Thursday, June 18, 2015

The Deed of Paksenarrion by Elizabeth Moon

I just finished reading books 2 and 3 of the Deed of Paksenarrion.  I found the first book (Sheepfarmer's Daughter) several years ago and really enjoyed it, as it's a female led military fantasy story.  The magic is few and far between and most of the book is about Paksennarion's military career, which consists of her joining a company of soldiers and getting trained up to private level.

Paks isn't a supremely talented soldier, she's good because she trains hard.  She's not the most popular in the company.  She's ordinary.  I liked this.  She's not the only woman there either.  If I remember correctly there is one scene where she's nearly raped, but the important thing is that it's not gratiutious and it's told from Paks' point of view. It's about her.  She's also in a relationship with another woman, without any fuss being made of it.  I like that too.

In the second book (Divided Allegiance), Pak's leaves the company because she's uncomfortable with the work they are hired to do, there's too much cruelty for her taste.  She agonises over what to do, because her life is with the company and she respects their leader, the Duke.  She gets permission to leave, and sets out on her own, encounters some elves, nearly gets killed, and ends up training to be a Girdsman.  Things go wrong, she gets tortured (but it's not sexual) she loses her courage, and leaves the safety of the Girdsman's Grange in search of work.  She remains her ordinary self and slowly recovers.

I like the ordinariness of her.  I like that these books are so focused on the military life, they feel grounded.  It's a good change from fluffy fantasy stories where the hero is a man and is destined to become the greatest in the land.  That's boring to me now.

The third book (Oath of Gold) falls down a bit for me, because by this time Paks has become a Paladin, an instrument of the Gods with special powers, and she is no longer ordinary, she even speaks differently.  So the appeal (for me) is lost a bit.  Nonetheless I finished it and enjoyed it, mostly.

I've just found out there are more books in Paks' world but gods almighty that is no an easy website to understand.  The wikipedia page is much more useful.  Interestingly, the wiki page includes the following information provided by Moon on the development and basic ideas for the series:

"Source material, as well as inspiration, for the Paksenarrion books might be of interest to some.  The various legal systems are taken from the following:
F. S. Lear's Treason in Roman and Germanic Law (specifically for the dwarf and gnome races), K. F. Drew's The Lombard Laws and The Burgundian Code, and other sources on medieval law, including a difficult-to-find translation of the Visigothic Code by A. Wilhelmsen.
The development of the Code of Gird derives from the development of "barbarian" legal codes adapting Roman Law, shifts in English law during and after the Norman Conquest, and the development of "human rights-based" changes in law in and following the Enlightenment.
Different city-states and nation-states were given different "balances" of the source material. Military history sources for both military science and military psychology included HerodotusXenophonThucydidesCaesar, and other classical sources, Conan Doyle's novel The White CompanyTuchman's A Distant MirrorSherman's Memoirs, and many others.
Village life and crafts, in outline and detail, are taken from multiple sources on medieval/early Renaissance crafts and life, including the Surtees Society's collection of historical sources for that period.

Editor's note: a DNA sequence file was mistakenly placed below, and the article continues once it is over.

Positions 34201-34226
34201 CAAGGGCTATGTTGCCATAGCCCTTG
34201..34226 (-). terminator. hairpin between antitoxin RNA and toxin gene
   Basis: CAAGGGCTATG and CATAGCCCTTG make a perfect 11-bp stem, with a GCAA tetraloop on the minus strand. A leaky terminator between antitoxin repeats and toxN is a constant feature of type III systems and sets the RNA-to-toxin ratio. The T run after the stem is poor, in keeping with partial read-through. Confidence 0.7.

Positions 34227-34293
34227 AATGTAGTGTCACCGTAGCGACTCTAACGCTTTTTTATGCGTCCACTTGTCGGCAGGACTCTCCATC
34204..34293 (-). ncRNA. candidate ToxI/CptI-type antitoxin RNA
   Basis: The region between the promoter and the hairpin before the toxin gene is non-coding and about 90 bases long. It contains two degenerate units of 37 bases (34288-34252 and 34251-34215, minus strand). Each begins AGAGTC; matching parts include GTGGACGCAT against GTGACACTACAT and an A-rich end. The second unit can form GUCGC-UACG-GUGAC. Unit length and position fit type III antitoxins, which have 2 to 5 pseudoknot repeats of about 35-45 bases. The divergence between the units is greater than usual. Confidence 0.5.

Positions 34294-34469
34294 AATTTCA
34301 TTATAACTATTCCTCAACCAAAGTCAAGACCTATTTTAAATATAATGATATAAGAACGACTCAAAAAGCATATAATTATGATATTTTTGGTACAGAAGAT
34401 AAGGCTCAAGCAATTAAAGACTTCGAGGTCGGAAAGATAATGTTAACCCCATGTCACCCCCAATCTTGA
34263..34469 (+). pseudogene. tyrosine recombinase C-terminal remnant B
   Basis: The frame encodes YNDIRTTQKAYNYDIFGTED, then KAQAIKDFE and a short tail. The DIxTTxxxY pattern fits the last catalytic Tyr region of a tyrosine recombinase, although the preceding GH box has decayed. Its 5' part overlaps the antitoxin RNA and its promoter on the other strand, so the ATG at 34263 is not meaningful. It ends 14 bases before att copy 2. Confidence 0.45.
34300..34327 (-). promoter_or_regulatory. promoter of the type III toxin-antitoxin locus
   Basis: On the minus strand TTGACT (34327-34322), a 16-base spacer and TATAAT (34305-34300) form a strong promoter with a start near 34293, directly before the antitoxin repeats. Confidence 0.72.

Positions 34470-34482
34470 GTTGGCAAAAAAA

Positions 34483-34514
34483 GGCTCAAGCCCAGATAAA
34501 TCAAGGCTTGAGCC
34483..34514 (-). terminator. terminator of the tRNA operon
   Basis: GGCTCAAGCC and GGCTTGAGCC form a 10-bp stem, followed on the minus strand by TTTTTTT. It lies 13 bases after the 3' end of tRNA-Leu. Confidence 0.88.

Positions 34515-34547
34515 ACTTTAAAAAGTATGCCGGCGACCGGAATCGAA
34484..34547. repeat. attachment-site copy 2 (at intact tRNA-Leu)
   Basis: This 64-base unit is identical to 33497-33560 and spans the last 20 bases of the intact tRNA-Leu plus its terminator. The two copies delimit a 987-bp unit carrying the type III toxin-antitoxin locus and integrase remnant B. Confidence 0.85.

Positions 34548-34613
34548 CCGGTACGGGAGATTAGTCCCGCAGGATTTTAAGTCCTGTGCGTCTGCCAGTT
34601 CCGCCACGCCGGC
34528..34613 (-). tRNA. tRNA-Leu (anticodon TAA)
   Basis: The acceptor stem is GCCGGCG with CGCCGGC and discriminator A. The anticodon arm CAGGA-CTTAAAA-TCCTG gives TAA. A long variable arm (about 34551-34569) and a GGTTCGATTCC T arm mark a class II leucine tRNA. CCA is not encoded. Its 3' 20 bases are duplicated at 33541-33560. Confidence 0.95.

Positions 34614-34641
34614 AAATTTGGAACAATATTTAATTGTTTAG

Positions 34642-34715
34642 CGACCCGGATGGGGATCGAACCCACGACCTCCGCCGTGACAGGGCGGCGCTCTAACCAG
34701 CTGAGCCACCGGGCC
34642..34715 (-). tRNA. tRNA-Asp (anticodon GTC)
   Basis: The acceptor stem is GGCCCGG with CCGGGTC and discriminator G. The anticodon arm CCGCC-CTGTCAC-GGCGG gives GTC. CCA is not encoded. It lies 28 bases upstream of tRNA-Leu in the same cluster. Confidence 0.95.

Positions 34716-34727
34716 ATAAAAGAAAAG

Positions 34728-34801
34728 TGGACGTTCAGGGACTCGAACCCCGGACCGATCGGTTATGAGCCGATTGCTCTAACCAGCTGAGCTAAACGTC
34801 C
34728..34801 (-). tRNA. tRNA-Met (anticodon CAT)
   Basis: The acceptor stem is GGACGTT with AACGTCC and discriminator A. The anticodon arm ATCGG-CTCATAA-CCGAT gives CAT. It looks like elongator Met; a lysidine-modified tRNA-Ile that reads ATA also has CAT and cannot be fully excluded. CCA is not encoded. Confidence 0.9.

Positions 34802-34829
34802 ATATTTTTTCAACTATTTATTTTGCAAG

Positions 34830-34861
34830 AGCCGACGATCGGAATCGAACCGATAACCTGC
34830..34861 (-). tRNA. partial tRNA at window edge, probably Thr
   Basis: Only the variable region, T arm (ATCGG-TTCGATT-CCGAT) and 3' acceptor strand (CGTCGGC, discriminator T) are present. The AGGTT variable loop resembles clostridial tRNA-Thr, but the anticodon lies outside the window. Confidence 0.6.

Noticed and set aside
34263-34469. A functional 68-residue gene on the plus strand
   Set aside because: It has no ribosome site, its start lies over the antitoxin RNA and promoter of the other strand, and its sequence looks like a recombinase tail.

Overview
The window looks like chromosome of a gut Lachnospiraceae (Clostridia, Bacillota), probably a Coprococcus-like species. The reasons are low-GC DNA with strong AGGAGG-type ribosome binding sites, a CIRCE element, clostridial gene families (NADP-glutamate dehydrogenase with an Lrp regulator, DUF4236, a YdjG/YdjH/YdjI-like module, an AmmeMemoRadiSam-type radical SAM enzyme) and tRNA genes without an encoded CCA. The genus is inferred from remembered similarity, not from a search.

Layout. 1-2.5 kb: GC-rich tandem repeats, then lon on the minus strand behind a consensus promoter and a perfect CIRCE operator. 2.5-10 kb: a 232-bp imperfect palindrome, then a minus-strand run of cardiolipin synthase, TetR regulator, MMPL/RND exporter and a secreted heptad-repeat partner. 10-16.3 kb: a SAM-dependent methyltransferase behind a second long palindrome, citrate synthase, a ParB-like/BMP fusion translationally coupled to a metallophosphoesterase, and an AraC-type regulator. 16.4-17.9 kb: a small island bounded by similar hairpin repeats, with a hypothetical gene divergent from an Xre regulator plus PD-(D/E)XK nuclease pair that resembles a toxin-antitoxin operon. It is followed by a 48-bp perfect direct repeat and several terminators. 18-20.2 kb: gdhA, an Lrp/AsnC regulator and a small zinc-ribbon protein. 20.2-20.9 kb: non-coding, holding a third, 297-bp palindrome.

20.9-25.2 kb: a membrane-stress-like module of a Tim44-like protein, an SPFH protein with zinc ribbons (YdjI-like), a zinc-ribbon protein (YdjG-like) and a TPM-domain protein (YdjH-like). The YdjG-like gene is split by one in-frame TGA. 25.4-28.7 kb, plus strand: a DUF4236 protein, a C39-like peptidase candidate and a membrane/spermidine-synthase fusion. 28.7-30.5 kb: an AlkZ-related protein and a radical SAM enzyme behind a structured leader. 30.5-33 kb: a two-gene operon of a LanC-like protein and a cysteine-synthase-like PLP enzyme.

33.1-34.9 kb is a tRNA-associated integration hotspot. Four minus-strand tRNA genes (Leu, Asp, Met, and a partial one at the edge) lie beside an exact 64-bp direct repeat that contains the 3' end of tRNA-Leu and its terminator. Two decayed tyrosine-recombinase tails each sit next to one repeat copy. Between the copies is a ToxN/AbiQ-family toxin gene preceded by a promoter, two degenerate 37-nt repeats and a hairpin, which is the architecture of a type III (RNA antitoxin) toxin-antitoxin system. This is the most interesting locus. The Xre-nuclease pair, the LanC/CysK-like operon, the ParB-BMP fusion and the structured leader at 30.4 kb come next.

Further influences on the social and political aspects came from cultural anthropology sources. Historical sources suggesting the development of a paladin character ranged from Xenophon and Caesar (on the military side) and PlatoAristotle, and Plutarch (for both military and general character consideration) to the "Chanson de Roland" and the Grail legends, with side journeys into other cultures (ScandinavianAmerindianIslamic).
The history of Christianity and especially the incorporation of local heroes into "saint" roles (Joan of Arc in France, others in many other Catholic countries) provided historical background for development of Paksenarrion, Gird, and other hero-saints in that fictional universe.
The inspiration for "doing a paladin right" was the definition of paladin outlined in the D&D game; the specific character of Paksenarrion derived from historical figures (including Joan of Arc) and a mix of individuals known to the author.
The specific character of Gird-farmer had roots in historical and fictional accounts of peasant/slave/worker uprisings; Gird-legend shared characteristics of several legendary (mythical and fictional) folk and religious heroes.
Questions explored in the books include the nature of the military mind, the character of the good soldier and the good commander, the essential characteristics of a hero and a paladin, the potential conflicts between what it takes to be a good soldier and what it takes to be a great hero, relationship between a paladin and his/her co-religionists (clergylaity) and between a paladin and those not of the same belief, the source of a paladin's "commission" (e.g., who decides that someone is a paladin? how is that marked?), the essential characteristics of a hero-saint, the internal characteristics and outward influences that shape a hero-saint's actions and effects, the ways that subsequent generations redefine the meaning of earlier events and how that interpretation influences their actions."

I like that Moon has been so thorough in her research.  I think I might try and pick up some of the other books in Paks world.

Is it worth reading any of Moon's sci-fi stories?

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